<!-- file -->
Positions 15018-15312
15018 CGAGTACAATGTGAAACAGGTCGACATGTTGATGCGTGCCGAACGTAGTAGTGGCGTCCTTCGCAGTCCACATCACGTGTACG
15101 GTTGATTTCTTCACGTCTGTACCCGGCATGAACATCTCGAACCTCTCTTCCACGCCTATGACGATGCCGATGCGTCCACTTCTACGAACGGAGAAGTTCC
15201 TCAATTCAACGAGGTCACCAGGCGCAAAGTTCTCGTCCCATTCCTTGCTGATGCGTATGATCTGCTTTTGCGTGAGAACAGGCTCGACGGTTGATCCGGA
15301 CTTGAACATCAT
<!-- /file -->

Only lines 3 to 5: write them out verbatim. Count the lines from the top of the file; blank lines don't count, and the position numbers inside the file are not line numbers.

15101 GTTGATTTCTTCACGTCTGTACCCGGCATGAACATCTCGAACCTCTCTTCCACGCCTATGACGATGCCGATGCGTCCACTTCTACGAACGGAGAAGTTCC
15201 TCAATTCAACGAGGTCACCAGGCGCAAAGTTCTCGTCCCATTCCTTGCTGATGCGTATGATCTGCTTTTGCGTGAGAACAGGCTCGACGGTTGATCCGGA
15301 CTTGAACATCAT